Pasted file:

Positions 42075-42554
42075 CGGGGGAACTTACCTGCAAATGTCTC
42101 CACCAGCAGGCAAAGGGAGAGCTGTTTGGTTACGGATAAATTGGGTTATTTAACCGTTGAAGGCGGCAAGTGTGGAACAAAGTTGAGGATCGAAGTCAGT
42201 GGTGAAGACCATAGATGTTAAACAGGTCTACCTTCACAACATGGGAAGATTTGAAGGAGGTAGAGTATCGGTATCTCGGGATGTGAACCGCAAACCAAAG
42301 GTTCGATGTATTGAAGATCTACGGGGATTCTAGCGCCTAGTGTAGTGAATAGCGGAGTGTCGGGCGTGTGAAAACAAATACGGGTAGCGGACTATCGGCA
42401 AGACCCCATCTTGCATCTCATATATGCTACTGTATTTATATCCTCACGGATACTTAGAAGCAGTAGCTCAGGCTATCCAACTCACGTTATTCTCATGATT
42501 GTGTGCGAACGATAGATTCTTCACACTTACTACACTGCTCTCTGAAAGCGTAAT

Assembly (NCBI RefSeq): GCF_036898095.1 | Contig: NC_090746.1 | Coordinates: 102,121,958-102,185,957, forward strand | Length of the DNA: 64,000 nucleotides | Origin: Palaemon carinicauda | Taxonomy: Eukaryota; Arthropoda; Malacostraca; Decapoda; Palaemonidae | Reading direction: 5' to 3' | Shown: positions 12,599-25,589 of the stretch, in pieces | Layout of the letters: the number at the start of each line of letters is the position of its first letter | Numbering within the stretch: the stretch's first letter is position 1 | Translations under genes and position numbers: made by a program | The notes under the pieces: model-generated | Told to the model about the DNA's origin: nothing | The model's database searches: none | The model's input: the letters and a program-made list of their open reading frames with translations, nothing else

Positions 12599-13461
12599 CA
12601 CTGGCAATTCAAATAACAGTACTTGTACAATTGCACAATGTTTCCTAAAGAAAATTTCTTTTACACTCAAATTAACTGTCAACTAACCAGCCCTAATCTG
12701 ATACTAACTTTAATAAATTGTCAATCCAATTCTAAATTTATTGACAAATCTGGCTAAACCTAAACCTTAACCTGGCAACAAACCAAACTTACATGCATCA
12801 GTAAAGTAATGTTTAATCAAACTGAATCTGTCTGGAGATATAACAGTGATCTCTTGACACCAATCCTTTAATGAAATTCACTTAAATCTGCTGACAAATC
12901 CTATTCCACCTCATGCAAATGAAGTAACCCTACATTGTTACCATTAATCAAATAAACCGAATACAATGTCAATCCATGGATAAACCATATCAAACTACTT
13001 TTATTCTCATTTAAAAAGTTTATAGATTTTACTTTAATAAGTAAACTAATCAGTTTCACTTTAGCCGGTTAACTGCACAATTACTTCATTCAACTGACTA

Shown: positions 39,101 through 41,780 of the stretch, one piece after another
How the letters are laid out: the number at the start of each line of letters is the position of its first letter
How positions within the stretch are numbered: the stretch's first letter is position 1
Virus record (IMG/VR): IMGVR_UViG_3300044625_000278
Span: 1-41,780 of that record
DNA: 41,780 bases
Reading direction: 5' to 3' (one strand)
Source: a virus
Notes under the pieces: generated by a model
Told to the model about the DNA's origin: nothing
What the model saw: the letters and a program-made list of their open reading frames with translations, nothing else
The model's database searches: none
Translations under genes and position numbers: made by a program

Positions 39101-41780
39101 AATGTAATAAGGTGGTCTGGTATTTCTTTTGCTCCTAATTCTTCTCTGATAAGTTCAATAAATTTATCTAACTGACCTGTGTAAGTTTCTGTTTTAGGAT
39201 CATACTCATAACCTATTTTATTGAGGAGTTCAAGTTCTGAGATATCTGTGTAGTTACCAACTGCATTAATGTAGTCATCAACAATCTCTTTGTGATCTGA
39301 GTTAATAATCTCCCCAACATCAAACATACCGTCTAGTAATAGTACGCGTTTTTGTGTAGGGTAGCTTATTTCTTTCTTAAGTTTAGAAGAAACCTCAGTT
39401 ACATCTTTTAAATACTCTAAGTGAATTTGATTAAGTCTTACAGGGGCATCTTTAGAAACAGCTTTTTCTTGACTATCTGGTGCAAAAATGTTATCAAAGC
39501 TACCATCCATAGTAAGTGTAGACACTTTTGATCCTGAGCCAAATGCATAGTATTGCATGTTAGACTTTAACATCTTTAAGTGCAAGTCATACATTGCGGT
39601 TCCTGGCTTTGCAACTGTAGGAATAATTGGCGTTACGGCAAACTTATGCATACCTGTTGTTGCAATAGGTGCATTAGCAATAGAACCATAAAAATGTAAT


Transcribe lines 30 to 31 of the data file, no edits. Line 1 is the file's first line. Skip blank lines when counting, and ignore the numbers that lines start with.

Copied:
39101 AATGTAATAAGGTGGTCTGGTATTTCTTTTGCTCCTAATTCTTCTCTGATAAGTTCAATAAATTTATCTAACTGACCTGTGTAAGTTTCTGTTTTAGGAT
39201 CATACTCATAACCTATTTTATTGAGGAGTTCAAGTTCTGAGATATCTGTGTAGTTACCAACTGCATTAATGTAGTCATCAACAATCTCTTTGTGATCTGA